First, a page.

Remains of Sibyllenort Palace
Szczodre [ˈʂt͡ʂɔdrɛ] (1945-1948: Sybilin, German: Sibyllenort) is a village in the administrative district of Gmina Długołęka, within Wrocław County, Lower Silesian Voivodeship, in south-western Poland. Prior to 1945 it was in Germany.
The village in the Polish Duchy of Silesia was first mentioned as Palici in a 1245 deed. From 1315 the seat of the Rastelwitz noble family, it was completely destroyed in 1643 during the Thirty Years' War.
The Prittwitz noble family had the locality of Neudorf rebuilt, which in 1685 was acquird by Christian Ulrich I of Württemberg, then Duke of Bernstadt. He had a Baroque palace built, named Sibyllenort after his second wife Sibylle Maria, daughter of Duke Christian I of Saxe-Merseburg. Held by the Dukes of Brunswick-Lüneburg from 1792, the castle was rebuilt several times, once again 182 in a Tudor style at the behest of Duke William of Brunswick.
The Archduchess Louise of Austria, consort of the last King of Saxony, Frederick Augustus III, recounts the following about Sibyllenort Castle in her memoirs:
"In the summer of 1902 we were in the country, but our usually pleasant holiday was clouded by the serious condition of King Albert, who was on the point of death. The King and Queen were staying at the Castle of Sibyllenort near Breslau in Silesia, a beautiful residence given by the last Duke of Brunswick to the then King of Saxony. The castle contains four hundred rooms, and it was the scene of many scandalous orgies in the later forties. The Duke, who was a great admirer of the fair sex, had a private theatre there, and the ballet was composed of numerous pretty girls, whom he kept in harem-like seclusion. I remember seeing some rather startling pictures when I visited the castle as a girl of sixteen, but these were very properly banished by Queen Carola's orders, and Sibyllenort became a highly decorous royal residence."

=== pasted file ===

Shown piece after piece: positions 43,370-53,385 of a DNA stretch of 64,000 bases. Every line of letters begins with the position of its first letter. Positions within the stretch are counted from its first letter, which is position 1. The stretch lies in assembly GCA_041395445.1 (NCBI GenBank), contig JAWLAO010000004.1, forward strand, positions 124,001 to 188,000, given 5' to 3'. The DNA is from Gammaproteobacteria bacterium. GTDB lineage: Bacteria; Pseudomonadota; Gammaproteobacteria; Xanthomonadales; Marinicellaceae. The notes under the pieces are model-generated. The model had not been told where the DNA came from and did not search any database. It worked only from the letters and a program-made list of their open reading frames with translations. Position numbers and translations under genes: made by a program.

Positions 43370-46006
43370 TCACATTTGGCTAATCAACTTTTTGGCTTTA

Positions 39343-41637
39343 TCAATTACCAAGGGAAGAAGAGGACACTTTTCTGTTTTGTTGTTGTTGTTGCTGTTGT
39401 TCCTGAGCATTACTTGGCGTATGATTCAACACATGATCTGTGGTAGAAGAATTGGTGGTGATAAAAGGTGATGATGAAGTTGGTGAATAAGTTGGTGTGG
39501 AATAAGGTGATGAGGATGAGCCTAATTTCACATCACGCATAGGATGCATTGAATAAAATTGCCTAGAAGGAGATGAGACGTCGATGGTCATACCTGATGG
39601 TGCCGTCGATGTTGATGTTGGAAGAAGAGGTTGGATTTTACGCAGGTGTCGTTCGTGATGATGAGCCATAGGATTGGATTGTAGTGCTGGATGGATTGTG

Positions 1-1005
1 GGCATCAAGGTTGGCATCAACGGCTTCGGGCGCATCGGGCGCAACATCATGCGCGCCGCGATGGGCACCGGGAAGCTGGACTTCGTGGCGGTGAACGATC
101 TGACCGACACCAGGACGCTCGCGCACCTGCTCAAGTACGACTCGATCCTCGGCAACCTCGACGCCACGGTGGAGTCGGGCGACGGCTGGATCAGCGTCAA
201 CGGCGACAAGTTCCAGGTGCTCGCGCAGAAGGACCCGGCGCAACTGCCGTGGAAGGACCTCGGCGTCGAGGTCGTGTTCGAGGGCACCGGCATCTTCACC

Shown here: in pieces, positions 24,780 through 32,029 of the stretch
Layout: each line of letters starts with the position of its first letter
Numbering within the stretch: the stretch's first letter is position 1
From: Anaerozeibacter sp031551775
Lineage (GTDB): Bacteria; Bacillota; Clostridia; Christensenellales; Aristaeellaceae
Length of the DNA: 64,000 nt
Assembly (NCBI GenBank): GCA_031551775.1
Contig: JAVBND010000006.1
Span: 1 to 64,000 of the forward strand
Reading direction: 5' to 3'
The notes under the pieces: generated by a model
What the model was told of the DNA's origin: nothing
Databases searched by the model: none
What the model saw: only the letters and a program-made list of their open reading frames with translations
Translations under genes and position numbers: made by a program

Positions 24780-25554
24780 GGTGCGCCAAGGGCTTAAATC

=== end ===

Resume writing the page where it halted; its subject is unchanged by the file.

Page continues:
The palace in Sibyllenort was taken over by the Nazi SS troops during World War II. They decided to burn the palace in January 1945 and a part of the palace was burned and damaged. In the neighboring city of Breslau there was a battle a month later called the Siege of Breslau. German soldiers did deliberately destroy buildings in Breslau and the palace in Sibyllenort (Szczodre) to not leave them for the polish people. Later the German soldiers retreated from the advancing Russian communist army.
After the war these areas where the village Szczodre is located were included in the Peoples Republic of Poland. The palatial building was almost completely dismantled in 1957. Today there is only a ruin left in the size of a small villa.
- "Central Statistical Office (GUS) – TERYT (National Register of Territorial Land Apportionment Journal)" (in Polish). 2008-06-01.
- Luise von Österreich-Toskana: My Own Story, Nash, London 1911
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